Suppose a new food was found (say an edible sponge in the ocean) that was very tasty and nutritious. It was deemed safe and marketed by food companies. Suppose also it made women temporarily infertile for a period of time after ingesting. If a woman were to eat this, not with the intent of birth control, but just for the enjoyment of the food, would this be considered engaging in the sin of birth control?
Is it presumptuous of me to read between the lines and think you have an issue with the Catholic Church’s doctrine on birth control? Your scenerio is way out there.
Does the woman know of the food’s effect? In other words, is she knowingly disabling part of her body’s natural function for the purpose of something that isn’t necessary? If so, is she also willing to abstain from the Marital act until such time as the negative effect has worn off? Is she even married in the first place?
A natural food source can have side effects. A very beneficial side effect of natural birth control should not be considered problematic. The usual objection toward the other birth control methods is that they are not “natural”. Just like NFP is considered acceptable, because it does not employ any non-natural methods.
How is this relevant to anything?
The issue isn’t that it’s artificial. Otherwise coitus interreptus would be considered moral and it’s not.
The issue as I see it is the only moral way to avoid babies is not to have sex.
As to the scenario in the OP I think someeone unmarried could eat it with a clear conscience.
For someone married I would say definitely immoral if the effect was to prevent implantation.
Otherwise if the effect is short term I think it would be moral if eaten occasionally. If the effect is long term I think it would be immoral.
Based on his history of postings, nope. “Problem with the Church” is his overall theme.
I respect your opinion. However that opinion is rejected by not only the non-Catholics, but also a sizeable percentage of the Catholics as well.
What is “moral” and what is not is contingent upon the ethical system one subscribes to. I am sure you know that there are many different ethical systems, consequentialist, utilitarian, virtue-based, deontological, divine-command based, and many more. The same act is evaluated differently in different ethical systems.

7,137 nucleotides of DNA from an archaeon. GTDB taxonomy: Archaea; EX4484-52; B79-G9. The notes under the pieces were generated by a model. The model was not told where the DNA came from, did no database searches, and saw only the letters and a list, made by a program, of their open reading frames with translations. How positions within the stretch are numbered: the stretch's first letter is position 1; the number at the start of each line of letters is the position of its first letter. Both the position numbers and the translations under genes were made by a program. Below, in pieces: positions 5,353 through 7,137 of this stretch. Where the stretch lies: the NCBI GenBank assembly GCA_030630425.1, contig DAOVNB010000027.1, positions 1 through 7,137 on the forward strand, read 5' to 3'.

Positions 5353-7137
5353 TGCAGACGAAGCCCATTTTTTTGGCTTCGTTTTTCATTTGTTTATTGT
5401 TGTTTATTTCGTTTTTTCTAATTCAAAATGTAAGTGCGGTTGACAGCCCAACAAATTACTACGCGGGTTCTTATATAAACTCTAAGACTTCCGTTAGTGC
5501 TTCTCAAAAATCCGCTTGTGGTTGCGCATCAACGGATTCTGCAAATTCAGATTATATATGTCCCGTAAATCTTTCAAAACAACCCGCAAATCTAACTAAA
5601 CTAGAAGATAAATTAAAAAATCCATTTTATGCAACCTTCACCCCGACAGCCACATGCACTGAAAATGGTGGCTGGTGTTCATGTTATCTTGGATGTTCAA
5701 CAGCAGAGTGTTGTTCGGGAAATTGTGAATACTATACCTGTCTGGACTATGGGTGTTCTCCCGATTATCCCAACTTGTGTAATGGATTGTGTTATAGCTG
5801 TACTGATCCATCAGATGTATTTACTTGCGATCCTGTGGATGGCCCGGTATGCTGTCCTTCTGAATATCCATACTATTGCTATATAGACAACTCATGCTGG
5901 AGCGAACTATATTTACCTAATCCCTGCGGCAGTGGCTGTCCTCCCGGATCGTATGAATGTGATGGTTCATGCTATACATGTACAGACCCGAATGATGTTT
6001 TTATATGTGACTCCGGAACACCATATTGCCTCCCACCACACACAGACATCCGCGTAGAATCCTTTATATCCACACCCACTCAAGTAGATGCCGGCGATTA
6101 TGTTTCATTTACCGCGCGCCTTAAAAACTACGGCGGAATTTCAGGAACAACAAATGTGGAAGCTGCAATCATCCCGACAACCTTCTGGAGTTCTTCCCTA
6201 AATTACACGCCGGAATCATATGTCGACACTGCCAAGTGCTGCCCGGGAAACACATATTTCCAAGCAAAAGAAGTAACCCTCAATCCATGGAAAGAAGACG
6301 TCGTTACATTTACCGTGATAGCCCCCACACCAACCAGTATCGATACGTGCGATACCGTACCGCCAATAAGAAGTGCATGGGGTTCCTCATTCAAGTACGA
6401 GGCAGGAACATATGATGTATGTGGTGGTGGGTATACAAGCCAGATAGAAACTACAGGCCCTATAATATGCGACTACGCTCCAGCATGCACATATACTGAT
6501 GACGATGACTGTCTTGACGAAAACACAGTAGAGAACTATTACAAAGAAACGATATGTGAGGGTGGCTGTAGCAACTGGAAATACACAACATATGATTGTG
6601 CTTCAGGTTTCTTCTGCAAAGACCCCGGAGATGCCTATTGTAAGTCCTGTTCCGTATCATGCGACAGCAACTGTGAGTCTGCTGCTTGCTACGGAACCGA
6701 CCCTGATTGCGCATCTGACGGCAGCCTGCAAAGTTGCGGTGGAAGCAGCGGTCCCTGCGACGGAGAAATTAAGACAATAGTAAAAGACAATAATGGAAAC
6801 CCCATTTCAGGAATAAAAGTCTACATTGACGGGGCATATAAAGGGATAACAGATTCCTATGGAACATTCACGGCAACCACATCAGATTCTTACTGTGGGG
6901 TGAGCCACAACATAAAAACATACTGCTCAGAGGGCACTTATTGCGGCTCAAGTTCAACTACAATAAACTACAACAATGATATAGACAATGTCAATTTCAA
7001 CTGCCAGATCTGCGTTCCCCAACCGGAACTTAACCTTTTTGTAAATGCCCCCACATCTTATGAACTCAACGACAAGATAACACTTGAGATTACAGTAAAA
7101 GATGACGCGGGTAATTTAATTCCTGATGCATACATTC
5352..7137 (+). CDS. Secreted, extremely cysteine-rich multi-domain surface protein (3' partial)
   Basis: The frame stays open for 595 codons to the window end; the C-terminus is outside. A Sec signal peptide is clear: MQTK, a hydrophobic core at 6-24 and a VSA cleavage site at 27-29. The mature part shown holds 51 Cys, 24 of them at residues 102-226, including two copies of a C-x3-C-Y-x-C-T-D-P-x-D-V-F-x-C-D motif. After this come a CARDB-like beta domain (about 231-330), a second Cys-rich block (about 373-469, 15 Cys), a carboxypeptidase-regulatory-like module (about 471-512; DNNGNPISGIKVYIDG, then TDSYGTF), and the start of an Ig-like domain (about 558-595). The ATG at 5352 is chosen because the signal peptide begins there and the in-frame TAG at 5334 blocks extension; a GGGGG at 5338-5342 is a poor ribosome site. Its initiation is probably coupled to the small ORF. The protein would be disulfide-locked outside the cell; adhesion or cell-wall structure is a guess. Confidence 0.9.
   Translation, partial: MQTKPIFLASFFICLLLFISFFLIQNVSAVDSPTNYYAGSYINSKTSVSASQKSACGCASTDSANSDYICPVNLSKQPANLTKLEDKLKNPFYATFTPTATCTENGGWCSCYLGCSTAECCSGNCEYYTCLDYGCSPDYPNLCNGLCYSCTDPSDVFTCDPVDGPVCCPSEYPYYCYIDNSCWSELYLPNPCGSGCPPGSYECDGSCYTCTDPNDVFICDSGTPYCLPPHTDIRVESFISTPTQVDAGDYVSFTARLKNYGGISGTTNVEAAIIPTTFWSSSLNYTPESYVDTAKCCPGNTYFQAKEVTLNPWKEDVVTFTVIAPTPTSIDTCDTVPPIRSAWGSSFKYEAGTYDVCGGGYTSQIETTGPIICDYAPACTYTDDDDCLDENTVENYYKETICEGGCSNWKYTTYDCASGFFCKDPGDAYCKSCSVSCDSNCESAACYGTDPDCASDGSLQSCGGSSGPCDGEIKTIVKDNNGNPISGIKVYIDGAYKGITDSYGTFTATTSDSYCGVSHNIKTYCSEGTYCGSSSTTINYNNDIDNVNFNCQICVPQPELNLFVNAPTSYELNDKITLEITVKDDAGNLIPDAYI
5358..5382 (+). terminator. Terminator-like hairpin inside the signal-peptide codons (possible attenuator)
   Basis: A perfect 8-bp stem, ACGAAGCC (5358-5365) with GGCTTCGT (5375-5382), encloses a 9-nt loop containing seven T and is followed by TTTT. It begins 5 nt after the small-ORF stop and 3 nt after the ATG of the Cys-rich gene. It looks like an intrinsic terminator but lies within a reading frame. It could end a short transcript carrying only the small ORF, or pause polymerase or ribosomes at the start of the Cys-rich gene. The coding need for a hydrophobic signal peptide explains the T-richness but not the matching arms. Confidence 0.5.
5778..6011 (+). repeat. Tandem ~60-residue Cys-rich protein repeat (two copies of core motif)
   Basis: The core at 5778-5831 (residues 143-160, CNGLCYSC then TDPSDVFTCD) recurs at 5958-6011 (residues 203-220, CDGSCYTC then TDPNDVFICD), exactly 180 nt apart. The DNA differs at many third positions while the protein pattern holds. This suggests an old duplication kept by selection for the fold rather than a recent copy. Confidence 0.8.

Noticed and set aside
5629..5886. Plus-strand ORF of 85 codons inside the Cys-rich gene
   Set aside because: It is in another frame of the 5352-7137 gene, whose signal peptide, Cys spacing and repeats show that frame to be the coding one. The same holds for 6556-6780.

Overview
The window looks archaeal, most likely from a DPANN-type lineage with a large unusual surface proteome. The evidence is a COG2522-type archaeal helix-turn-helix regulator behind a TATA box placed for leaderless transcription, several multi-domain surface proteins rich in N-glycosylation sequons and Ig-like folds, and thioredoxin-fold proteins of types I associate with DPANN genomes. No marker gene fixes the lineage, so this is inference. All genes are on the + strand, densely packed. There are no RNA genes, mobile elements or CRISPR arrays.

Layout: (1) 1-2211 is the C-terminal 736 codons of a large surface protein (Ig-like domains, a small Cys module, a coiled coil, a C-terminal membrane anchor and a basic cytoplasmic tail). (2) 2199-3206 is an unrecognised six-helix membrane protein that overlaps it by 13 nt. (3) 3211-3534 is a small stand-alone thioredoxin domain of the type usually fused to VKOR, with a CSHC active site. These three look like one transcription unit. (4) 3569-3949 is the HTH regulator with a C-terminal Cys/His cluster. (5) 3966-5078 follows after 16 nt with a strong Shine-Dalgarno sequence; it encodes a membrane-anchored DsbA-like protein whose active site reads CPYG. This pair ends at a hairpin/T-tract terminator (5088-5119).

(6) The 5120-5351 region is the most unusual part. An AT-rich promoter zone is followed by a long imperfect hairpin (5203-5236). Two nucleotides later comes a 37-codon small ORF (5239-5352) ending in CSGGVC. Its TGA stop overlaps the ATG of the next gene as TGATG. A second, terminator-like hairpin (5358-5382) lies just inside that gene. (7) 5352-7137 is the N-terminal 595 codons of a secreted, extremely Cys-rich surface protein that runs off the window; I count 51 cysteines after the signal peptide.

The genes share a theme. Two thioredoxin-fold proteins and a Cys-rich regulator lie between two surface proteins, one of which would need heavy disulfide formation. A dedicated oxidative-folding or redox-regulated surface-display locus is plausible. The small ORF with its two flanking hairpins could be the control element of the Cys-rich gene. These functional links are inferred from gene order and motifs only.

So your opinion about the “morality” of birth control is shared by many people, and rejected by many others. Fortunately there is no pressing need for consensus in this matter. Let’s just follow the “Leben und Leben lassen” (live and let live) ethical system and everything will be hunky-dory.
I have no issue and so what if the scenario is “way out there”. Much of theology is “way out there” and there is nothing wrong with speculation.
Do people eat sponges from the ocean?
What if? Once upon a time. Since this is only speculation, it is hard to consider.
A food so toxic that it would cause infertility would be inevitably be a banned product.
The meaning of the Book of Revelation is endlessly speculated about by theologians. Much of theology is speculation with no decree one way or the other by the Church (for example theory of evolution). I posted this as a way of better understanding principles behind the teaching about birth control. It is not inconceivable that my scenario could emerge in future and I was wondering how Church teaching would apply.
New technologies can result in a lack of clarity. When these situations come up, the Church can address the moral principles at stake.
I… don’t think a prudent Catholic conscious should eat such food unless healthy, reasonably affordable food alternatives were unavailable and avoiding such foods would result in significant nutrition deficiencies. I don’t really see how regular consumption of such food (given alternatives) could be, in practice, not used for contraceptive planning. The thought would be on people’s mind, and with no medical justification. But this is just an untrained layman’s speculation.
I’m still most interested in why sea sponges is where your head went.
I can truy a speculation myself…
The OP might have think if a sea sponge as an exemple of birth control side effect because sponge is/was already a form of BC in itself ! I do notre Say it is conscious but might bé unconscious.
Aaah speculation !..
When the path diverges: one road leads to life, and the other road leads to death, - but let’s suppose they are both unmarked: no signs pointing to which is which.
Are you content to ask opinions about whether to go right or left?
So there is no need to come to a consensus on ethical systems if we all just consent to your ethical system?
This isn’t correct. The Church’s teaching contraception is not based on “natural” or “unnatural”.